Monday, October 24, 2011

Leisure is not a luxury: Public places and cost free distraction

One of the major tenets of the New Urbanism movement is that public places need to be made for people.  Taking a look at major public spaces around the world, the most common activity among them is sitting.  Washington Square Park in New York City creates a respite from hectic urban life by providing many places where you can relax.  Successful urban spaces allow people to change gears by offering a distraction to business, work, and domestic chores.

Washington Square Park
My good friend Stacy Cherones of Get Healthy Dallas says "Leisure is not a luxury."  In other words, people deserve distractions from the daily grind to regardless of race, creed, or income.  At Google, for example,  innovative work is balanced with recreation, which in turn makes employees more productive.  If people enjoy their work environment, employers will see a more industrious workforce.

Every Friday this October, DEOM has teamed up with Downtown Dallas Inc. to create the Pegasus Plaza Outdoor Market.  The mission of this project is to provide Downtown workers, residents, and tourists the distraction that urban spaces are able to provide.
More people on construction laden sidewalk than Market

Weeks before the Market, polling Downtown workers showed that they didn't know the name of the plaza and that pedestrians shuffled by with blinders on, unaware of their surroundings.  In fact, the first Pegasus Market showed that people were reluctant to interact with the marketplace and took pains to avoid it.

At the first two Pegasus Markets, it was baffling that people chose to walk on the difficult terrain of the sidewalks than to walk through the closed street where we set up vendors.  Perhaps these people were too used to their lunch routine, or maybe they didn't want to shop for anything.  I also considered that the passersby thought that the event wasn't open to them.  Despite our efforts to obstruct normal pathways, people still trudged on through.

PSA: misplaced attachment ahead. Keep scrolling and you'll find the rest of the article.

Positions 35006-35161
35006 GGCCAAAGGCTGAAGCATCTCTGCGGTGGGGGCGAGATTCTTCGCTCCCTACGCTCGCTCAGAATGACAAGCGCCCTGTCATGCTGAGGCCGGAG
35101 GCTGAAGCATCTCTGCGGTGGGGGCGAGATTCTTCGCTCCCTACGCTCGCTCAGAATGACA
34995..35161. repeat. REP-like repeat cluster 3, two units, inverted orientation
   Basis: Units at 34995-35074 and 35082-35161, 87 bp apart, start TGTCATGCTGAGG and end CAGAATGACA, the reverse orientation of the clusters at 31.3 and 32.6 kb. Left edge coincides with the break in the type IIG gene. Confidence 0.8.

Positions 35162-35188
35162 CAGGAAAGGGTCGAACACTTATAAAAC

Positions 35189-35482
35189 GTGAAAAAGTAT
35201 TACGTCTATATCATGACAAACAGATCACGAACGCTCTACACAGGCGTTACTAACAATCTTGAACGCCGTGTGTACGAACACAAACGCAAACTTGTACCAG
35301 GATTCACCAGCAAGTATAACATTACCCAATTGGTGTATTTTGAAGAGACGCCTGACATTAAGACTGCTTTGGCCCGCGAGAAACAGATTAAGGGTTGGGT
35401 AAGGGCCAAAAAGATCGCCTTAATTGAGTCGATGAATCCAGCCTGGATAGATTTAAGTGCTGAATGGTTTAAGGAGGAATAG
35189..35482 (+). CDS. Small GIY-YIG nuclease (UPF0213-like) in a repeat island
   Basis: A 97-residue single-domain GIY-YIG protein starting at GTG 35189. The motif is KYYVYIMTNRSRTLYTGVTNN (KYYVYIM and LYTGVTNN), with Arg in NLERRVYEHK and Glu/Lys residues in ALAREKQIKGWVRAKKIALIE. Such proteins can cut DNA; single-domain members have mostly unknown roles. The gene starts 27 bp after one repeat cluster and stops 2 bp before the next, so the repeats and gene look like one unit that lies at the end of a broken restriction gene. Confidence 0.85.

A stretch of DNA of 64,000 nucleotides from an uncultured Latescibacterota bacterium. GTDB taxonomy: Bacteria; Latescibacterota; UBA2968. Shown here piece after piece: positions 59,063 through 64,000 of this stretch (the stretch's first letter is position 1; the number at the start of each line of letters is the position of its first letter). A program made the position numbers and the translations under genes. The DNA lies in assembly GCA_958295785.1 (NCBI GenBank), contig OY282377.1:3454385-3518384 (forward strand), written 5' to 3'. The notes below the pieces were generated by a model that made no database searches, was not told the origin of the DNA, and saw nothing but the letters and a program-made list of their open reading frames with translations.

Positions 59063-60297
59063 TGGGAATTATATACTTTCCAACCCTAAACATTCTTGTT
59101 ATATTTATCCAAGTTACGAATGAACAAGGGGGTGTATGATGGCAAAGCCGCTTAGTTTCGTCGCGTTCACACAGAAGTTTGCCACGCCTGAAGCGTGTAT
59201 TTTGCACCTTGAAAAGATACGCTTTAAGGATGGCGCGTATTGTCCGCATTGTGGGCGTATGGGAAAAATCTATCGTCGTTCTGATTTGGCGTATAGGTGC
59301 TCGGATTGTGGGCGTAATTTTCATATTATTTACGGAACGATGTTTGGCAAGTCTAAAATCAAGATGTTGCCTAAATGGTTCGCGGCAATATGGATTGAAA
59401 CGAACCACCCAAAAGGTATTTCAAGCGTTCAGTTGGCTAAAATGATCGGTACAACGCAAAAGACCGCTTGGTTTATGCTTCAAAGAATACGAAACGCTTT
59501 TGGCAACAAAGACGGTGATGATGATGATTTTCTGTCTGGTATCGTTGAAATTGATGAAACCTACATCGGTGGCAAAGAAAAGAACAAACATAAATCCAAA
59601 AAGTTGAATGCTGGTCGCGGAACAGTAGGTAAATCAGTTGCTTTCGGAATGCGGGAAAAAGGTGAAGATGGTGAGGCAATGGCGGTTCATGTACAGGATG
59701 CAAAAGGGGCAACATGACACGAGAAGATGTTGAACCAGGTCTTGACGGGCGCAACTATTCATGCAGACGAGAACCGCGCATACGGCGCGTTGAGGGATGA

People continue to walk on sidewalk despite obstruction.
After the second Pegasus Market, we received news from Downtown Dallas Inc. that we were over budget and could no longer afford to close Akard as part of the Special Event Permit.  The urbanism activist in me was disappointed because I believe in shutting down streets and limiting automobile access in favor of pedestrian walkways, but in this case, it was a blessing in disguise.  Dallasites aren't ready to walk on the streets.  They respect the car and its territory too much to question its authority in urban mobility.  Still, word of mouth in combination with familiarity and with human comfort attracted more people to the third Pegasus Plaza Outdoor Market than the previous two.

The sidewalk is more comfortable than the street.
Jane Jacobs wrote in her book The Economy of Cities that diversity in cities promotes innovation and development of new work and production.  The benefit of the Market in the middle of Downtown Dallas is that locally made, distinct, and unfamiliar products are given fresh exposure to a new group of people.  As these entrepreneurs make sales, new products are added to the market and their manufacture can be sustained.  In order for the vendors to make sales, the customers need a comfortable and inviting marketplace to come to.  Long story short, people need enjoyable public spaces to contribute to local economy.

People in Dallas need re-education in the use of public space.  Public places should be designed for human leisure, like eating, relaxing, and other distractions.  A real city provides leisurely amenities for its people in order to benefit their well being and their economy.

1 comment:

  1. Interesting observations about sidewalk vs street usage. Due to auto-centric design many people have learned that the only place safe for pedestrians in Dallas is on the sidewalk (and even then, obstacles & barriers are expected). Hopefulliy these ideas change as public space, community events and pedestrian-oriented design become more prevalent.